Arts & Culture / Mosaic / October 19, 2011

Fashion fights

When junior Amanda Lee shops for clothing, models have often made the task more difficult. As a swimmer, Lee has a body type very different from the typical woman walking down the runway.

“When I see a really skinny … woman in a magazine, I don’t want to buy that clothing,” Lee said. “No matter what, it won’t look good on me, because it’s on a skinny body type and I’m muscular.”

“Usually I think that [models] look weird,” senior Sam Lewis said. “It doesn’t look realistic to me.”

Despite these sentiments, magazines such as Elle, Vogue and Cosmopolitan are all featuring photos of extremely thin women and are also all thriving. Vogue, which put out a 758-page issue this past Sept., has a circulation of over 1.2 million monthly in the United States alone; Cosmopolitan is sold in over 100 countries and has a circulation greater than any other magazine of its type.

Distorted image?

However, images in popular magazines often depict body types that are unrealistic or even ones that have been digitally manipulated.

“I cannot think of the last time I saw a woman in a glossy magazine who looked like anyone I know,” Assistant Professor of History Catherine Denial said.

Junior Sarah Zagotta felt images were so distorted that she openly mistrusted fashion photography.

“The clothing on their bodies is tailored to their bodies or pinned,” she said. “Clothes on the rack don’t come like that.”

The effect is one that varies sharply from photographic styles such as photojournalism, which aim to capture a representational picture of their subject.

“I think … a really good photojournalism piece is something that makes the subject look interesting but also is true to the story,” freshman Kate Hovda said, a photographer for Knox Public Relations. “You want a picture of the person being themselves.”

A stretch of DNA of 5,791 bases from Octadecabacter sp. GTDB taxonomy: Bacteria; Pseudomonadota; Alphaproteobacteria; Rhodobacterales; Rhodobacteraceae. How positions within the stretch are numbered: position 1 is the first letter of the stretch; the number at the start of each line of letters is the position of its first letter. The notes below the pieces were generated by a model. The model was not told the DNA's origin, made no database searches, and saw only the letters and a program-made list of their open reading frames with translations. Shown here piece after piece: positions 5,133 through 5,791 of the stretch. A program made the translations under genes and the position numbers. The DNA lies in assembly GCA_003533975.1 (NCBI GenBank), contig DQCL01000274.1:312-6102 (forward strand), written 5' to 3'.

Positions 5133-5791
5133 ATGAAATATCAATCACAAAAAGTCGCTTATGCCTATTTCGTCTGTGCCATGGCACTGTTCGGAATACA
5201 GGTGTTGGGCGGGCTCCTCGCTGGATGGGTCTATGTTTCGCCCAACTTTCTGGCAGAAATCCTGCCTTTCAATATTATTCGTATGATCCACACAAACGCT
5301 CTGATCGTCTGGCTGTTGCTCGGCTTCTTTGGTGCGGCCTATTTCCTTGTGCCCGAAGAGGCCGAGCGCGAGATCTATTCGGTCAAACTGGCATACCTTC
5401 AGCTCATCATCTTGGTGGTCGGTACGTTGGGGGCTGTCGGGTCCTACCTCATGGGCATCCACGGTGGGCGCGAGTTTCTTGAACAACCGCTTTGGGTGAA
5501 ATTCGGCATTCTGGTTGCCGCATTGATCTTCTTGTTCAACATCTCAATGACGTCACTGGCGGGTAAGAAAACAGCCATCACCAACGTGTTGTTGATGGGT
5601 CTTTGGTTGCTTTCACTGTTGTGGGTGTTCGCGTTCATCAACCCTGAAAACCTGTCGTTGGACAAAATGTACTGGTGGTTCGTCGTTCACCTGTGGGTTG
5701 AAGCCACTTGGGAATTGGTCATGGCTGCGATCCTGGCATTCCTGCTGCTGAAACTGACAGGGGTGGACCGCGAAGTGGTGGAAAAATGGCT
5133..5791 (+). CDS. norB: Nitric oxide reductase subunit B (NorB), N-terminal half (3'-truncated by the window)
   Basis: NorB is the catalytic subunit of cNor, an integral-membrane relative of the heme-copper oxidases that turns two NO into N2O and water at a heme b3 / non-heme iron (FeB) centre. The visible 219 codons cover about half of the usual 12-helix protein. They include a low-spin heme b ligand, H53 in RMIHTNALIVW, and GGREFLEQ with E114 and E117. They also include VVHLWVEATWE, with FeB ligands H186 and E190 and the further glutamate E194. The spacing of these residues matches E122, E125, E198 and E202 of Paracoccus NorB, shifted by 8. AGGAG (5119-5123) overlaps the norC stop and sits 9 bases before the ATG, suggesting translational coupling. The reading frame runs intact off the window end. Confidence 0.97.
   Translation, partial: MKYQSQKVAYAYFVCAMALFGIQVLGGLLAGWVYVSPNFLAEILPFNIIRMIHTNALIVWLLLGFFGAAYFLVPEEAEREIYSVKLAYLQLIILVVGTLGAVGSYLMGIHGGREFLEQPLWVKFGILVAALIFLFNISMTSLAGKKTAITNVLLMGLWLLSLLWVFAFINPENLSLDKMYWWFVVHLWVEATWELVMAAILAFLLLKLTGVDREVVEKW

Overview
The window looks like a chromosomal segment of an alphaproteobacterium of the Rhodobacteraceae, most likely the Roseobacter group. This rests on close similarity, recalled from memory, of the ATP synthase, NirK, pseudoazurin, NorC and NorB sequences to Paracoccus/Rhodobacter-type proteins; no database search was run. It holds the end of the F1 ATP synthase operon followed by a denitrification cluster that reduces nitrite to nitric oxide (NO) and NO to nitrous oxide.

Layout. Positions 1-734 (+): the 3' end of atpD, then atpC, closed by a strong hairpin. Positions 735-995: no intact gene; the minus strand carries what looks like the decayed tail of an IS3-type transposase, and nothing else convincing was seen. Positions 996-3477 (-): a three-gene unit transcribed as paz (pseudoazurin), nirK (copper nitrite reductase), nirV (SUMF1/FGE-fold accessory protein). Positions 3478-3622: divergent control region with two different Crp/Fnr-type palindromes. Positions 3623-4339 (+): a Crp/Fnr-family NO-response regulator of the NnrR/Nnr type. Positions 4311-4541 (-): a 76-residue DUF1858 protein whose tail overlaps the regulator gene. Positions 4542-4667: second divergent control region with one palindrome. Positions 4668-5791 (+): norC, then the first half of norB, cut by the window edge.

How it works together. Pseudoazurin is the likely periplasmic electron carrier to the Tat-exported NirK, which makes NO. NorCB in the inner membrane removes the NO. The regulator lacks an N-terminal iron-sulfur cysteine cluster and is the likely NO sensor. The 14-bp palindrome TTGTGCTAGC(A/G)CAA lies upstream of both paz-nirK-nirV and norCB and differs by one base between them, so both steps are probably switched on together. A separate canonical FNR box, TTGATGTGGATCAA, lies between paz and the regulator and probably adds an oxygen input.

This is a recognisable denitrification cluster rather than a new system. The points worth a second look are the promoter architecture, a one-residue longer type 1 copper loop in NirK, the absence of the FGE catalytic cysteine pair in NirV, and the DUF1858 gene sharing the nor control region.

However, even photojournalists have to edit their photos before sending them to print. In Hovda’s eyes, though, the amount of editing done was significantly different from the amount of editing used in fashion or beauty photography.

“You don’t want to make it look edited, but you want to make it more interesting to the eye,” Hovda said.

Senior Sara Koehnke, who has modeled previously, preferred photos of herself that were hardly altered at all.

“I liked having the raw pictures,” she said. “One photographer … just cropped them.”

Although fashion and beauty photography sometimes rely heavily on Photoshop, arguments have been made for their being a form of art. Denial, although agreeing that they could technically fall under such a definition, “[didn’t] think that defining it as art is a good defense.”

“There’s plenty of art that is dangerous,” she said.

Denial pointed out the hugely negative effect such photographs can have on a person’s standard of beauty.

“It’s kind of a crazy system that we manipulate our bodies to feed our emotions,” she said.

A shifting standard

However, Denial also saw a potential for the standard of beauty to change, a movement helped along by the Internet and blogosphere.

“I don’t think it’s that the fashion industry is changing,” Denial said. “It’s that people are finding more ways to critique it.”

She pointed to a contest run by American Apparel, who claimed to be searching for an “XL” model. One woman, in an effort to point out that the contest still was not including ‘average’ woman, entered pictures of herself eating chicken wings and with her face covered in pizza sauce. She won, thanks to the blogosphere advertising the photos (although American Apparel did not award her the prize).

Knox has its own efforts to change popular conceptions of body image. In past years, the “Love Your Body” photoshoot, which allows students to be photographed in the nude, worked to celebrate bodies of every type. Just this past week, Delta Delta Delta sorority has been hosting “Fat Talk Free Week,” part of an effort to end “fat talk” and improve body image.

“I want to do this because I want all women everywhere to feel like they’re beautiful, no matter what the media says,” sophomore and Delta Delta Delta member Jess Ranard said.

“I’ve already felt changes in the way I perceive my beauty,” senior Kelly Grant said.

Denial noted that some clothing websites now present the option of seeing outfits on different models.

“I like seeing women of all shapes and sizes,” she said.

Katy Sutcliffe

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